The Affirm IPO Could Be Big, But Watch Its One Red Flag

Fintech company Affirm is one of the latest unicorns to file for an initial public offering, but fintech enthusiasts should do their research before diving in. The company is sure to attract quite a showing among investors when it lists on the Nasdaq, but is the Affirm IPO a wise investment? It depends on how you look at investing. And there’s at least one big red flag to watch out for.

A hand lingers over a bright blue tech wheel that says "fintech."

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Affirm originally planned to go public in 2020, but in December, The Wall Street Journal reported that it was delaying the offering until at least January, citing sources familiar with the company’s plans. The end of the month has come and gone, and there’s been no public offering from Affirm, so the report was obviously correct, although there has been nothing official from the company.

When Affirm initially planned to hold its offering in December, it was on track for a valuation of up to $10 billion, the WSJ reported. However, the online loan provider reportedly delayed its offering because of the extreme price spikes after Airbnb’s (NASDAQ:ABNB) and DoorDash’s (NYSE:DASH) IPOs. Airbnb skyrocketed more than 100% in its first trading day, and DoorDash closed almost 90% higher on its first day.

Delays at the Securities and Exchange Commission resulting from a substantial increase in listing requests were also said to play a role in Affirm’s decision to delay. BlackRock CEO Larry Fink warned earlier in December that the IPO mania 2020 has brought is “unsustainable.” He also believes it could end in “many accidents.”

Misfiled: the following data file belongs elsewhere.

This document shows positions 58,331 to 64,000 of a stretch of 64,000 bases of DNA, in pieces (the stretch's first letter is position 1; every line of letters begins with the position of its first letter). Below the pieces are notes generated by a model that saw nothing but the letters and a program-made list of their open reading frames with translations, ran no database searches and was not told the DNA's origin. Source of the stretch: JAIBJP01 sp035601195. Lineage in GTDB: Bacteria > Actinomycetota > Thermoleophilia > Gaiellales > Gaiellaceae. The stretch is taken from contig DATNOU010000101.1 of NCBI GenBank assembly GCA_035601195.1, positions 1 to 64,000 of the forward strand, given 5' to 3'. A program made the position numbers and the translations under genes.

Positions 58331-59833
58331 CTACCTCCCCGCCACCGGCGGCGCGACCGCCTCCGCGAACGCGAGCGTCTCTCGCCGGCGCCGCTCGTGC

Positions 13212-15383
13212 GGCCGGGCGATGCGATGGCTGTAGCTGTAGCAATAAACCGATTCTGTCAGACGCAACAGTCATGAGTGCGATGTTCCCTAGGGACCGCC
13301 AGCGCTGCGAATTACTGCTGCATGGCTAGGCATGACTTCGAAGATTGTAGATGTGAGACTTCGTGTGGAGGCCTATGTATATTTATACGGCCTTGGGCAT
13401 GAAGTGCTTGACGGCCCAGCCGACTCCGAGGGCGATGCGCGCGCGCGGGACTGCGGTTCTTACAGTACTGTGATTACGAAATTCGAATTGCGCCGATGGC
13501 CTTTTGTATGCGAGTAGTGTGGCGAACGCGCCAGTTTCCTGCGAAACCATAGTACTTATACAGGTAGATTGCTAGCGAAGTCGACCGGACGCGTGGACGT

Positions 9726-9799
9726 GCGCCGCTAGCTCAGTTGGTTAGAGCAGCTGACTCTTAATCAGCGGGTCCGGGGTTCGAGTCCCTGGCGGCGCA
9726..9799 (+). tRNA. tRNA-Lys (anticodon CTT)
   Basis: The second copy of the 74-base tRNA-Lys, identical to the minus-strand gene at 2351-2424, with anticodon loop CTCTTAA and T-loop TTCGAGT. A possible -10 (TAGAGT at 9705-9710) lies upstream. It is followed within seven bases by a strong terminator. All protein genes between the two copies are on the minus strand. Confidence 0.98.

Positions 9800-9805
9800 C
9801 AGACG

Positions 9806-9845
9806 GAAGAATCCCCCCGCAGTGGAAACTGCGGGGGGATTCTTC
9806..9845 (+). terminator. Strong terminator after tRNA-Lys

Fink questioned whether the market was “pricing in too large of a forward growth rate” for companies that have gone public recently.

Taking Advantage of the IPO Window

The question Affirm now has to ask is whether the IPO window that’s been open for quite some time will close before it has a chance to actually hold its initial public offering. The company is taking a risk by delaying its IPO. However, Affirm management probably wants to avoid those big pops in stock prices on the first day of trading.

Pymnts explains that companies don’t see any of the extra money that’s poured into their stocks on that first day of trading. All they get is whatever price the underwriters set for the IPO, and investors who own or snap up shares quickly are the ones that see the extra cash. Affirm is probably trying to avoid extreme volatility. Often, stocks that take off on their first day of trading come crashing back down to Earth, although that hasn’t been the case for most of the hot IPOs in 2020.

Details on Affirm’s IPO

Affirm filed its IPO documents with the Securities and Exchange Commission in November. It plans to list using the ticker symbol “AFRM.” The company was founded by PayPal (NASDAQ:PYPL) co-founder Max Levchin, and it offers online installment loans through partnerships with merchants. Affirm has been around for eight years, and it raked in about $510 million in revenue for the fiscal year the ended in June. That’s a 93% increase from the year before, according to the IPO filing.

For the three months that ended in September, the company’s revenue jumped 98% year over year. Meanwhile, its losses were cut close to in half, falling to $15.3 million. Affirm has been growing rapidly, which is why its stock may be a hot investment when it hits the Nasdaq. The company’s gross merchandise volume increased 77% year over year. Affirm has over 6.5 million customers, and repeat customers took out about 64% of the loans on the platform.